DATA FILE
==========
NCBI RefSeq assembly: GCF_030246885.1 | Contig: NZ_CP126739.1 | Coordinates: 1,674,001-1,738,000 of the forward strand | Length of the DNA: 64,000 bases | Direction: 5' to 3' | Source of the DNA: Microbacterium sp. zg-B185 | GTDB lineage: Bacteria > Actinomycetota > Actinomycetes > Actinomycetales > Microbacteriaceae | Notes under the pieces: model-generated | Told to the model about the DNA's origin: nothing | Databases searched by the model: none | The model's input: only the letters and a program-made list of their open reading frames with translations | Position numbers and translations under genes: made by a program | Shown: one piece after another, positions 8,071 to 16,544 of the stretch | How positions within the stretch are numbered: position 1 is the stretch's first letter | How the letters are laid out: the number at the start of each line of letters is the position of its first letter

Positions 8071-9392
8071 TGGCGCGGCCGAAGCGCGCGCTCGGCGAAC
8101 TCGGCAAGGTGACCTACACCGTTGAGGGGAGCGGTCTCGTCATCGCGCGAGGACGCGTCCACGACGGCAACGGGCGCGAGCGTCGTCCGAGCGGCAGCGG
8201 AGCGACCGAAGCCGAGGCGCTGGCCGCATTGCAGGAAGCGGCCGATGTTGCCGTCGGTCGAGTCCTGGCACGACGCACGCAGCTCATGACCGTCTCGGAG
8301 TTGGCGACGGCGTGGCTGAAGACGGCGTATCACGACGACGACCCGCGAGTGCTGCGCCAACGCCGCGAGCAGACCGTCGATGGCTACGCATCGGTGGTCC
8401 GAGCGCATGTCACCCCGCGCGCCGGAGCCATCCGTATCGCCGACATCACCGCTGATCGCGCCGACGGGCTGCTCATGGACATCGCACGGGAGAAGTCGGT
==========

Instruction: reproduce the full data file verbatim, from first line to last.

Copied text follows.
NCBI RefSeq assembly: GCF_030246885.1 | Contig: NZ_CP126739.1 | Coordinates: 1,674,001-1,738,000 of the forward strand | Length of the DNA: 64,000 bases | Direction: 5' to 3' | Source of the DNA: Microbacterium sp. zg-B185 | GTDB lineage: Bacteria > Actinomycetota > Actinomycetes > Actinomycetales > Microbacteriaceae | Notes under the pieces: model-generated | Told to the model about the DNA's origin: nothing | Databases searched by the model: none | The model's input: only the letters and a program-made list of their open reading frames with translations | Position numbers and translations under genes: made by a program | Shown: one piece after another, positions 8,071 to 16,544 of the stretch | How positions within the stretch are numbered: position 1 is the stretch's first letter | How the letters are laid out: the number at the start of each line of letters is the position of its first letter

Positions 8071-9392
8071 TGGCGCGGCCGAAGCGCGCGCTCGGCGAAC
8101 TCGGCAAGGTGACCTACACCGTTGAGGGGAGCGGTCTCGTCATCGCGCGAGGACGCGTCCACGACGGCAACGGGCGCGAGCGTCGTCCGAGCGGCAGCGG
8201 AGCGACCGAAGCCGAGGCGCTGGCCGCATTGCAGGAAGCGGCCGATGTTGCCGTCGGTCGAGTCCTGGCACGACGCACGCAGCTCATGACCGTCTCGGAG
8301 TTGGCGACGGCGTGGCTGAAGACGGCGTATCACGACGACGACCCGCGAGTGCTGCGCCAACGCCGCGAGCAGACCGTCGATGGCTACGCATCGGTGGTCC
8401 GAGCGCATGTCACCCCGCGCGCCGGAGCCATCCGTATCGCCGACATCACCGCTGATCGCGCCGACGGGCTGCTCATGGACATCGCACGGGAGAAGTCGGT